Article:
By Pat Lafleur,
FortThomasMatters City Beat
As summer really gets started here in Ft. Thomas, outdoor activity and neighborhood fun becomes an everyday thing for most kids around town. This is a central component to the experience of growing up here: running around with other kids from the block, racing bikes down to Convenient for an Icee float, marching off into the woods at Highland or Tower Park to discover the unknown.
In a lot of ways, summers in Ft. Thomas can resemble a scene from Pleasantville, and -- indeed -- our community is one known for perennially providing a safe, nurturing environment for children.
But, especially as summer comes around again, the Fort Thomas Police Department likes to issue a reminder to parents that keeping this a safe community for Ft. Thomas children starts with parents' ability to talk to kids about how to safely interact with other adults.
Last month, FTPD collaborated in an on-going study over the last 14 years with Fox 19 anchor and Ft. Thomas resident Tricia Macke, to see just how far a police officer -- posing as a stranger -- could go with kids. The results have not be reassuring for parents.
FTPD Detective Brian Adams and Lt. Rich Whitford, working with Fox 19, simulated a number of scenarios in which Det. Adams, posing as a friend of a child's parent, is able to gain access to a home or lure a child into a vehicle in literally a matter of seconds.
"It wasn't that hard, unfortunately," Det. Adams told Tricia Macke, describing just how easily an adult can gain threatening proximity to unknowing children.
Lt. Whitford boils it down -- in part -- to what children are taught to be a threat. "They need to be taught that sometimes it's not the boogie man who poses a threat. We need to start teaching our children that you can say 'NO' to adults. That sometimes it's people dressed professional, nice-looking."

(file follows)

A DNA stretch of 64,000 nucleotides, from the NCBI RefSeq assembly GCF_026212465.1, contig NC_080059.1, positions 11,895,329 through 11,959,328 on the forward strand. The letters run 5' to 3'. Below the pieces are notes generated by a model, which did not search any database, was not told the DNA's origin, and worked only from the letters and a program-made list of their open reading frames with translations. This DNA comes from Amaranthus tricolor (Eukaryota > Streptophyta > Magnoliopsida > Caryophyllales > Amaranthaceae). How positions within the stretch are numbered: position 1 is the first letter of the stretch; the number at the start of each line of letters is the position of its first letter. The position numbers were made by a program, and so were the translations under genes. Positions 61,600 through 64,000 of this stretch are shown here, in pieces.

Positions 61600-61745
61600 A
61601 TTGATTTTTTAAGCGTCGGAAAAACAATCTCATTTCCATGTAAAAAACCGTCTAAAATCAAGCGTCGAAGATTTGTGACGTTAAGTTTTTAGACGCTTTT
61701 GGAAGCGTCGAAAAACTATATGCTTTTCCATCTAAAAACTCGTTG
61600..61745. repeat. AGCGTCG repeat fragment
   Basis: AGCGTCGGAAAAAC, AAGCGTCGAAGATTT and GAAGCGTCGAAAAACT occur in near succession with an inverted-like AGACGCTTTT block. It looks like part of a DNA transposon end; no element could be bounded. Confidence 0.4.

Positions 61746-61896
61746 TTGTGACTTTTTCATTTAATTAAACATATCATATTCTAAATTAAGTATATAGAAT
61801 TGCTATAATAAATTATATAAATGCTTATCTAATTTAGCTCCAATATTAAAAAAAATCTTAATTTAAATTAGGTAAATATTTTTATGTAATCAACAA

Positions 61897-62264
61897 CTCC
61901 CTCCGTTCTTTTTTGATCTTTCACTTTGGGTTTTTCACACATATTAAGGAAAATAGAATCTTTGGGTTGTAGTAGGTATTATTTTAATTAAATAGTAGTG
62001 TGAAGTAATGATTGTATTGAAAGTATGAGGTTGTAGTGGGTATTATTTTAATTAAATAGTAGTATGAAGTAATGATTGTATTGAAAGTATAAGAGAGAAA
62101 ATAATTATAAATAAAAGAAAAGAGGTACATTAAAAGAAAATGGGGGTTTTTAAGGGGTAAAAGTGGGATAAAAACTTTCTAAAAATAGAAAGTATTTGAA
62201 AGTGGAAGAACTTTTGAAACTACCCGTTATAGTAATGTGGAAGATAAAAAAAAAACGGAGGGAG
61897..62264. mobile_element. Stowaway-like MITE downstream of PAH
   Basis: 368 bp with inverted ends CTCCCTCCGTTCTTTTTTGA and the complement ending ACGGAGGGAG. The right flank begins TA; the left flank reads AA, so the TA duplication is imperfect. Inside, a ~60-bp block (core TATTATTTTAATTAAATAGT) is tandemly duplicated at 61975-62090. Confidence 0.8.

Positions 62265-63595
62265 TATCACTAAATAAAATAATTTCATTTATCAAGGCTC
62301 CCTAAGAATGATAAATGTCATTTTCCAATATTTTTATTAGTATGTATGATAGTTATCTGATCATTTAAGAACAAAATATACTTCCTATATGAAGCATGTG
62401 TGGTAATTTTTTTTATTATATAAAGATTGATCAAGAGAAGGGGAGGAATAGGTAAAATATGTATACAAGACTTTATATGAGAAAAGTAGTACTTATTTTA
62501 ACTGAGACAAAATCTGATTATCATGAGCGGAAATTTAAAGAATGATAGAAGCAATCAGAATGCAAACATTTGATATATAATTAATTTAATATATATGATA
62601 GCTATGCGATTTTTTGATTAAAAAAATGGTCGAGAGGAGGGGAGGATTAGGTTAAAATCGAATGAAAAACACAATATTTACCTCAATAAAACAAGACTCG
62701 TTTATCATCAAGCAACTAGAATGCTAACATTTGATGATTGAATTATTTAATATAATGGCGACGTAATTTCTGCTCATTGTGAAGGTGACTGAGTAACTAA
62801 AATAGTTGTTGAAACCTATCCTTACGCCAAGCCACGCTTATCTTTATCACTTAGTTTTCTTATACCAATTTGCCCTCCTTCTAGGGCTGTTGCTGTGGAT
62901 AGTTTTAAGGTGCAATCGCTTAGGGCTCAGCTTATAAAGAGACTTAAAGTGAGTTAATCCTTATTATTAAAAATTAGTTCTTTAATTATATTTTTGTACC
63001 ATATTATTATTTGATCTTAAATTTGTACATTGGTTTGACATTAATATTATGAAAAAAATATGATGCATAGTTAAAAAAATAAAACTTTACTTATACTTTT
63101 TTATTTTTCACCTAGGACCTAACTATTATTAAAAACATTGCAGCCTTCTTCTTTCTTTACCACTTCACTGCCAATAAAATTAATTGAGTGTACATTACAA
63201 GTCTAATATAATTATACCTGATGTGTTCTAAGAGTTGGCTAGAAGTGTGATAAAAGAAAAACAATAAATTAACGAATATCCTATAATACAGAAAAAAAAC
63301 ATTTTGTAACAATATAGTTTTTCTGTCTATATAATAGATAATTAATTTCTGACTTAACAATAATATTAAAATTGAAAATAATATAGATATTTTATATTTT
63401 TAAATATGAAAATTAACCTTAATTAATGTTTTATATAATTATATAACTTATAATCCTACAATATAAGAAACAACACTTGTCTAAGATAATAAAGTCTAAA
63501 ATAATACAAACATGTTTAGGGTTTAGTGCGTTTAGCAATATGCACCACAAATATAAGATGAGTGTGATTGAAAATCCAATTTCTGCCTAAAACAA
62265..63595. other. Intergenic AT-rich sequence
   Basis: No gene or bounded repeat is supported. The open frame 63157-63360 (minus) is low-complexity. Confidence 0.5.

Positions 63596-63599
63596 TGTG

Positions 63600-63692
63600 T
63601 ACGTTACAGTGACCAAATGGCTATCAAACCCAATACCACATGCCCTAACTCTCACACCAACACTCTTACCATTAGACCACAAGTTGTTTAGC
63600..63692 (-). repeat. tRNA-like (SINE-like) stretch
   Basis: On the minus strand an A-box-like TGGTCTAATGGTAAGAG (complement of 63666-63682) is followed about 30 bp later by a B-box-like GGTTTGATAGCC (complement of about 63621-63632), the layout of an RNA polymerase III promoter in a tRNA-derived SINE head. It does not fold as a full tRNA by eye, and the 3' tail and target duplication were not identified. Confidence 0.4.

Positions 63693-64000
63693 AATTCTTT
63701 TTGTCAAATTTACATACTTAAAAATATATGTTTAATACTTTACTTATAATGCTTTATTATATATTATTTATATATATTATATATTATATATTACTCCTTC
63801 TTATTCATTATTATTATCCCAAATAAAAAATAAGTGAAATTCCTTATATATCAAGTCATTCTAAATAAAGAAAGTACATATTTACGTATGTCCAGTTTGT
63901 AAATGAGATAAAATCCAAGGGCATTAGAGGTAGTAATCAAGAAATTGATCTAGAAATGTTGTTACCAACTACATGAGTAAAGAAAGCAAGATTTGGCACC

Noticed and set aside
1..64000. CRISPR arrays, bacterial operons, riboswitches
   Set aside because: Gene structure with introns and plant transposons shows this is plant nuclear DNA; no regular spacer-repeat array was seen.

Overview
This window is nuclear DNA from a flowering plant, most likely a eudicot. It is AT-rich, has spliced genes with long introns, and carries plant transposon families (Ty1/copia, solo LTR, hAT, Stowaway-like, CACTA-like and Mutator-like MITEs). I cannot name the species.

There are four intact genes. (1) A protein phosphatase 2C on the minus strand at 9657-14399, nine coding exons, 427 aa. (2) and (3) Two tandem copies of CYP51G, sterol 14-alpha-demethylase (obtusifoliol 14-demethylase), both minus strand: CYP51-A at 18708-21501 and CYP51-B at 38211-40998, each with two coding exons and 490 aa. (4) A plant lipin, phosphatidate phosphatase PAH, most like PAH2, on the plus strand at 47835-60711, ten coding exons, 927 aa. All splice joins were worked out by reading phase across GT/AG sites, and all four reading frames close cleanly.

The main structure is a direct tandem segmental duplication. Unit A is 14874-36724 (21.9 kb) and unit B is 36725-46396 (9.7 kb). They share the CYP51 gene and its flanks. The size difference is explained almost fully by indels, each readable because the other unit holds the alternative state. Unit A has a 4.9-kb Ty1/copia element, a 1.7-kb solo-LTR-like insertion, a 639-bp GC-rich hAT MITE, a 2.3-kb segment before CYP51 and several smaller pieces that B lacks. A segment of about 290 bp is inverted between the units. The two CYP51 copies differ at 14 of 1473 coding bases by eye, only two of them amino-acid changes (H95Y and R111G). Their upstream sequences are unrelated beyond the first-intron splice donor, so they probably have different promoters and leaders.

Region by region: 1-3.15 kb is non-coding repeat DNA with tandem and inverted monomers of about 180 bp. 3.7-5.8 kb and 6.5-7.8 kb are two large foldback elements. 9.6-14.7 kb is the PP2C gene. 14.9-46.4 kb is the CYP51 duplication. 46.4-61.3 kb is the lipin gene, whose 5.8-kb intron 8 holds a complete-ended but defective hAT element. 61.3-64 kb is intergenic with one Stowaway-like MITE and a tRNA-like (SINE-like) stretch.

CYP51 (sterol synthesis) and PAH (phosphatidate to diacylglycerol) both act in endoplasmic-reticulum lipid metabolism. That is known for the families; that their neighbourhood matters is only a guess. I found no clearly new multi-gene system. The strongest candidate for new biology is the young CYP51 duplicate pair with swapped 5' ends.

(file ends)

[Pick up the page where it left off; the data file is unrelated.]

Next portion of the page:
And the FTPD have found that this does not just pertain to young children, but kids as old as 12-14 yrs old were found to get into an automobile or venture into the woods with an adult they've never met. It simply takes the right kind of story to get these kids moving. As a result, Lt. Whitford explains, "It's never too early to talk to your kids about stranger danger. Talk early, and talk often."
Now, we should be clear, this is not an issue worth fretting over because of the frequency with which it happens in Ft. Thomas. The fortunate truth is that abduction cases are rather few and far between here.
But the conversation is a crucial one to have with your children from time to time (not once), as this study has shown, because losing a child this way can literally happen in the blink of an eye.
For full video coverage of Det. Adams's "stranger danger" simulations, click here.